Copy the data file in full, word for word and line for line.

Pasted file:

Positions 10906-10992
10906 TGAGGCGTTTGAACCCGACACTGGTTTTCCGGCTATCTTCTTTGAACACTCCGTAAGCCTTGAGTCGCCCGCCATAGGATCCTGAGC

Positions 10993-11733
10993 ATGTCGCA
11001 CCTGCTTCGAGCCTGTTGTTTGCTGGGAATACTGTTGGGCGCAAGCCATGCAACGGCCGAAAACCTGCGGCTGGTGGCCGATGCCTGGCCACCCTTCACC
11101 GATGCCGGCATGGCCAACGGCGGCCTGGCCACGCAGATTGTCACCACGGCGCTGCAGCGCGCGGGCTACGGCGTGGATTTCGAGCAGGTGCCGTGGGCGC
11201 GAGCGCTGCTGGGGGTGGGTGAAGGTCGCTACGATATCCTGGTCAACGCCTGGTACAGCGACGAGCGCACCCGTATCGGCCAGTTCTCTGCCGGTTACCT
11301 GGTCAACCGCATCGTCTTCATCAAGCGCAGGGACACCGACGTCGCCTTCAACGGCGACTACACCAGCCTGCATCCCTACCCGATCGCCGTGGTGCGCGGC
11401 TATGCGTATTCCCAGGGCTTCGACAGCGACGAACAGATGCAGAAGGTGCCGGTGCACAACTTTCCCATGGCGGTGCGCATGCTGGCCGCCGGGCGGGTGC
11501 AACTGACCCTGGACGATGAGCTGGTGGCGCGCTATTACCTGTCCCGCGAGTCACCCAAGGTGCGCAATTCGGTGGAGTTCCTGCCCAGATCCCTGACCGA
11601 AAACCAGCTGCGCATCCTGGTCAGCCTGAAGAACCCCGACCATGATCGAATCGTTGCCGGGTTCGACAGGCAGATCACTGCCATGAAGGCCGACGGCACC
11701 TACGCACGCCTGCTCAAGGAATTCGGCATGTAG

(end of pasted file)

Positions 10906-10992
10906 TGAGGCGTTTGAACCCGACACTGGTTTTCCGGCTATCTTCTTTGAACACTCCGTAAGCCTTGAGTCGCCCGCCATAGGATCCTGAGC

Positions 10993-11733
10993 ATGTCGCA
11001 CCTGCTTCGAGCCTGTTGTTTGCTGGGAATACTGTTGGGCGCAAGCCATGCAACGGCCGAAAACCTGCGGCTGGTGGCCGATGCCTGGCCACCCTTCACC
11101 GATGCCGGCATGGCCAACGGCGGCCTGGCCACGCAGATTGTCACCACGGCGCTGCAGCGCGCGGGCTACGGCGTGGATTTCGAGCAGGTGCCGTGGGCGC
11201 GAGCGCTGCTGGGGGTGGGTGAAGGTCGCTACGATATCCTGGTCAACGCCTGGTACAGCGACGAGCGCACCCGTATCGGCCAGTTCTCTGCCGGTTACCT
11301 GGTCAACCGCATCGTCTTCATCAAGCGCAGGGACACCGACGTCGCCTTCAACGGCGACTACACCAGCCTGCATCCCTACCCGATCGCCGTGGTGCGCGGC
11401 TATGCGTATTCCCAGGGCTTCGACAGCGACGAACAGATGCAGAAGGTGCCGGTGCACAACTTTCCCATGGCGGTGCGCATGCTGGCCGCCGGGCGGGTGC
11501 AACTGACCCTGGACGATGAGCTGGTGGCGCGCTATTACCTGTCCCGCGAGTCACCCAAGGTGCGCAATTCGGTGGAGTTCCTGCCCAGATCCCTGACCGA
11601 AAACCAGCTGCGCATCCTGGTCAGCCTGAAGAACCCCGACCATGATCGAATCGTTGCCGGGTTCGACAGGCAGATCACTGCCATGAAGGCCGACGGCACC
11701 TACGCACGCCTGCTCAAGGAATTCGGCATGTAG